Japan, France, U.S. plan their first joint military drills in May: media

TOKYO (Reuters) - Japan, France, and the United States will hold joint military drills on land and sea for the first time in May next year as the Chinese military steps up activity in the region, the Sankei newspaper said on Sunday.

The exercises, conducted on one of Japan’s uninhabited outlying islands, will focus on providing relief efforts during a natural disaster, but parts could also form the basis for a defence against attack, the paper said, without citing sources.

Japan’s defence ministry was not immediately available to respond to Reuters’ request for confirmation.

The joint exercises aim to counter China, which claims Japanese-controlled islands in the East China Sea, the paper said.

“We want to demonstrate our presence to the region and send a message about Japan-France cooperation,” Admiral Pierre Vandier, chief of staff of the French navy, told Sankei in a separate interview.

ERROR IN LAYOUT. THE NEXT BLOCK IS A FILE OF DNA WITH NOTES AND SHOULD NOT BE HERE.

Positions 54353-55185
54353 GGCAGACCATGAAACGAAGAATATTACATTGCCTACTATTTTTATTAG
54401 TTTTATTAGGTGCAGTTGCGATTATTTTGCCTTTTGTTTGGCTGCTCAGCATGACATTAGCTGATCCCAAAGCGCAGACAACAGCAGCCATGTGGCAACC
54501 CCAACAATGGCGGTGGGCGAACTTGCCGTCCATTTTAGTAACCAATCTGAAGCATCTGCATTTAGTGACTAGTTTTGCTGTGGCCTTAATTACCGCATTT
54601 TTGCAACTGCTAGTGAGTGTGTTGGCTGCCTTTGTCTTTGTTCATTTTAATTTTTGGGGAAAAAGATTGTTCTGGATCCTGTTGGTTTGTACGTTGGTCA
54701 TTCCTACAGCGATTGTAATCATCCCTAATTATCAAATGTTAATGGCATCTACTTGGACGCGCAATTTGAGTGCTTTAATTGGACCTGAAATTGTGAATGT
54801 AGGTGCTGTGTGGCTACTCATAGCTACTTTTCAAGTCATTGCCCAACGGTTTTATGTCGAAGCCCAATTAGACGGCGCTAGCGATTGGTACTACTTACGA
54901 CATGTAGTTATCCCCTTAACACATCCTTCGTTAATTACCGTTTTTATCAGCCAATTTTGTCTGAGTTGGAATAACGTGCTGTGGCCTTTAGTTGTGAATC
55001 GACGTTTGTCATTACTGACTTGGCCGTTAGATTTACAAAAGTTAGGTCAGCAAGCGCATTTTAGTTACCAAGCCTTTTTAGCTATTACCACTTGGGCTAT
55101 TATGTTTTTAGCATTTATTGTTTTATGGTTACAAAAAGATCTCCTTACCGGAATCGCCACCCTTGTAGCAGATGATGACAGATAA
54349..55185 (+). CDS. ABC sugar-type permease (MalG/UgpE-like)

“This is a message aimed at China. This is a message about multi-lateral partnerships and the freedom of passage.”

China has said its intentions in the region are peaceful.

But Japan has grown particularly concerned about a rise in Chinese naval activity around the disputed islands in the East China Sea that Tokyo calls the Senkaku, while Beijing refers to them the Diaoyu.

Reporting by Stanley White; Editing by Clarence Fernandez